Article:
Seen and not heard: participation as tyranny in Theatre for Early Years

Ben Fletcher-Watson*

*Corresponding author for this work

Research output: Contribution to journalArticlepeer-review

6 Citations (Scopus)


This paper uses the frame of participation as tyranny to trouble the concept of participating freely in cultural life and the arts' within Article 31 of the United Nations Convention on the Rights of the Child, especially as it relates to the youngest children: when children's experiences are curated and determined by adults, participation may resemble manipulation rather than control. Heavily influenced by Article 31, contemporary Theatre for Early Years relies on audience participation and often takes the form of a wholly participatory experience. For many audience members, these moments can be liberating, but others may feel unsettled by a tokenistic experience which appears to legitimise the artist's hegemonic status. Sherry Arnstein's Ladder of Citizen Participation provides a provocative typology of participatory practices, which this paper reformulates in relation to the very young. As a route away from the often unconscious tyrannies which may accompany adult-led arts projects, it is proposed that participatory power structures can be created which grant agency to child audiences to engage on their own terms. This includes the ability to take control of the theatrical event, to withdraw from participation and to have children's innate imaginative capabilities recognised as comparable to those of adults.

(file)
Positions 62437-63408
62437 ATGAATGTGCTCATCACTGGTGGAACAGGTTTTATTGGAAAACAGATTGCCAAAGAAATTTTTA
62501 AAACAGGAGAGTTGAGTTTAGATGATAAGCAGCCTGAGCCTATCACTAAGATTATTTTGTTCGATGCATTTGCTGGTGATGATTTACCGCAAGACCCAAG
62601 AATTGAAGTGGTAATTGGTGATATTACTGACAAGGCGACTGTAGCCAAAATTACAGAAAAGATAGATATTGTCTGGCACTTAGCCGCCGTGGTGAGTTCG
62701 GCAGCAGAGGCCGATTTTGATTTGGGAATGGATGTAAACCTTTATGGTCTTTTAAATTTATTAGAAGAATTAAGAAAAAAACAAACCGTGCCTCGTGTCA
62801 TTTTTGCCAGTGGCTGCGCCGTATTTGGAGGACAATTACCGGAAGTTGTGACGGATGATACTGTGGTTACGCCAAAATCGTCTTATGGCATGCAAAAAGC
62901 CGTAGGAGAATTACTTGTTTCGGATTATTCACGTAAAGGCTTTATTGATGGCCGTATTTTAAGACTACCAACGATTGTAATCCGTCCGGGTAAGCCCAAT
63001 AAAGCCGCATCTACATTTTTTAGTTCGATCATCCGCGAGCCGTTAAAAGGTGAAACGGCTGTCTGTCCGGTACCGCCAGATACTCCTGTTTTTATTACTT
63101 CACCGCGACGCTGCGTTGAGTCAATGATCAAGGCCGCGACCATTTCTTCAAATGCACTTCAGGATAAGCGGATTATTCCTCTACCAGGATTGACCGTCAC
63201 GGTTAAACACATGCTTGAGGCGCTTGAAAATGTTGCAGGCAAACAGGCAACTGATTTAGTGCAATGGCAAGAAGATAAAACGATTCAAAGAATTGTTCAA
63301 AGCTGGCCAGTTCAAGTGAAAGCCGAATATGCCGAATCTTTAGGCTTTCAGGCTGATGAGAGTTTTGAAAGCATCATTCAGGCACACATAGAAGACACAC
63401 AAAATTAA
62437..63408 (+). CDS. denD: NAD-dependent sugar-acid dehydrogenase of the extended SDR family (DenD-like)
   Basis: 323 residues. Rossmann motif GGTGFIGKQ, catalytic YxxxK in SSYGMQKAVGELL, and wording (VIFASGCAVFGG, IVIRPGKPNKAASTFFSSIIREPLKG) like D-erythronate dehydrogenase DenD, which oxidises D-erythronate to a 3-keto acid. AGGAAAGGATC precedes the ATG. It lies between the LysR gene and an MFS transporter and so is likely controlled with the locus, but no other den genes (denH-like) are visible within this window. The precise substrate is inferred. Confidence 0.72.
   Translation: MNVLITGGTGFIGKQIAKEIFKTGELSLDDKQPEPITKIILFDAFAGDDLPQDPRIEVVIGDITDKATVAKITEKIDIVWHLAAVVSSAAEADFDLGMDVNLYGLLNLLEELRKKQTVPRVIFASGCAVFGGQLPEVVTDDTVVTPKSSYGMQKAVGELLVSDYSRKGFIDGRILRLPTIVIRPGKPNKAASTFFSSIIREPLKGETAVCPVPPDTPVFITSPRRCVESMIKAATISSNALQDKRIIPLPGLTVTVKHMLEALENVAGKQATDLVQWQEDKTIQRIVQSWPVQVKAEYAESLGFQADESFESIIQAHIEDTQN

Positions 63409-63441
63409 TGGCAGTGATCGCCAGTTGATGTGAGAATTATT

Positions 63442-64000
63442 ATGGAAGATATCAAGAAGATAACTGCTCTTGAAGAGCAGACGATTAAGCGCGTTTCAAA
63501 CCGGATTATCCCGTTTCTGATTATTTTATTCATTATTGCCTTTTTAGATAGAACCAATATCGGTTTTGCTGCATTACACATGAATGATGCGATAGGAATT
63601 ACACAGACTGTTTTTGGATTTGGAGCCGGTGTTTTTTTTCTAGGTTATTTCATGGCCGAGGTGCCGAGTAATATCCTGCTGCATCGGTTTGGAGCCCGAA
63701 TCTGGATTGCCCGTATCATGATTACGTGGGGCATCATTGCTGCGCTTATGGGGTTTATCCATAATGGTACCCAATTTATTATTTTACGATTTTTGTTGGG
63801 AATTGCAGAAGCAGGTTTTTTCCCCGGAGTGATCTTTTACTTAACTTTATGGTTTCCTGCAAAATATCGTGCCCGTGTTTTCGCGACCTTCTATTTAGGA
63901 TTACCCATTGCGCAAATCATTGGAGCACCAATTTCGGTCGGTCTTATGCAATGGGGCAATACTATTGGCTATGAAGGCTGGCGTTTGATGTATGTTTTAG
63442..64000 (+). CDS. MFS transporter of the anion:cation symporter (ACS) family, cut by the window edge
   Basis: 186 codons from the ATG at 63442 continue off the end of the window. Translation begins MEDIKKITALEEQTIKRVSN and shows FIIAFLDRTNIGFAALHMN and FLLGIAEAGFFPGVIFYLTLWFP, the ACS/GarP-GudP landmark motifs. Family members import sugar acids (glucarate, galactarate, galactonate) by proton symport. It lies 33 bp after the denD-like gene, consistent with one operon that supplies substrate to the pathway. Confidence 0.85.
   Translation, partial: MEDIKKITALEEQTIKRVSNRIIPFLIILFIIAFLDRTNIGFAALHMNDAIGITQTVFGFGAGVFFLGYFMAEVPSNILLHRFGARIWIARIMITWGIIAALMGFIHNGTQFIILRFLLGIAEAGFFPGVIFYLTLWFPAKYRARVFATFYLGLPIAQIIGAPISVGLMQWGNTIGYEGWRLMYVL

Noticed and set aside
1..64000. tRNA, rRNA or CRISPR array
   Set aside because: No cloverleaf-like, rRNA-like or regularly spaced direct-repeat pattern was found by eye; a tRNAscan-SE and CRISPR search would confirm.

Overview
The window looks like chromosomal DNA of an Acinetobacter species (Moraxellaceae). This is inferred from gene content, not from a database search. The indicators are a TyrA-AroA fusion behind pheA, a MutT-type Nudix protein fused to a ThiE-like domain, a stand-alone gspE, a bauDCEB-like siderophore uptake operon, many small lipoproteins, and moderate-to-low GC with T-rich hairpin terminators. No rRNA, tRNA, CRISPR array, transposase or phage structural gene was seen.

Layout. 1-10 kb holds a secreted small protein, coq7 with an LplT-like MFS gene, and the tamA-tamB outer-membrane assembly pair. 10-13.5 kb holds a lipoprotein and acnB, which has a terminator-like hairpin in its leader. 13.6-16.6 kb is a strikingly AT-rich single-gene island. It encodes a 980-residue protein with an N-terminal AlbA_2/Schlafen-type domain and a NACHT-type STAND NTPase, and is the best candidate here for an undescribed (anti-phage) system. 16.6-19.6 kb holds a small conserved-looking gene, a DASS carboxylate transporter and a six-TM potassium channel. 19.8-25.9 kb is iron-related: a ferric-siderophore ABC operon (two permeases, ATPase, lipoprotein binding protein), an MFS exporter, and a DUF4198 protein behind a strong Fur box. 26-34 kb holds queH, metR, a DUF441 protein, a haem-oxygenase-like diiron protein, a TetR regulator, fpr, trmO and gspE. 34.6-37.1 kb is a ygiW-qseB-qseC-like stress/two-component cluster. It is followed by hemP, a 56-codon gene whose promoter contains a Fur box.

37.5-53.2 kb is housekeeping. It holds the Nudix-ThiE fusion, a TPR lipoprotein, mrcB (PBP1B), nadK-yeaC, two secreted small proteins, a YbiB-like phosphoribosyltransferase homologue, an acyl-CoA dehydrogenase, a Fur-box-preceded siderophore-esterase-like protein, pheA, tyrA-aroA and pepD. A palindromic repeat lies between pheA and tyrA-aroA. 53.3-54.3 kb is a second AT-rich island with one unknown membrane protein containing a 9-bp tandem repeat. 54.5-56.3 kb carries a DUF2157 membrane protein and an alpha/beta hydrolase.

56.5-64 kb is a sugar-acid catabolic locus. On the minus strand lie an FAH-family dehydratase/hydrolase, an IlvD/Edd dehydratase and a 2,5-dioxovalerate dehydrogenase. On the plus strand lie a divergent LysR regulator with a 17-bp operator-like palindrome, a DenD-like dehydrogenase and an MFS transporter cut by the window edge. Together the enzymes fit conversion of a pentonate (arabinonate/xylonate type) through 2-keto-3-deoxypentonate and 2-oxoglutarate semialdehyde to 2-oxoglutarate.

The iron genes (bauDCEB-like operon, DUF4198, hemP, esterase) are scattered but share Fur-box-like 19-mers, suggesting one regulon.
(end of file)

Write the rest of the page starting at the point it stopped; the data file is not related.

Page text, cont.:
Original languageEnglish
Pages (from-to)24-38
Number of pages15
JournalRide-The journal of applied theatre and performance
Issue number1
Publication statusPublished - 2015


  • Theatre for Early Years
  • TEY
  • participation
  • article 31


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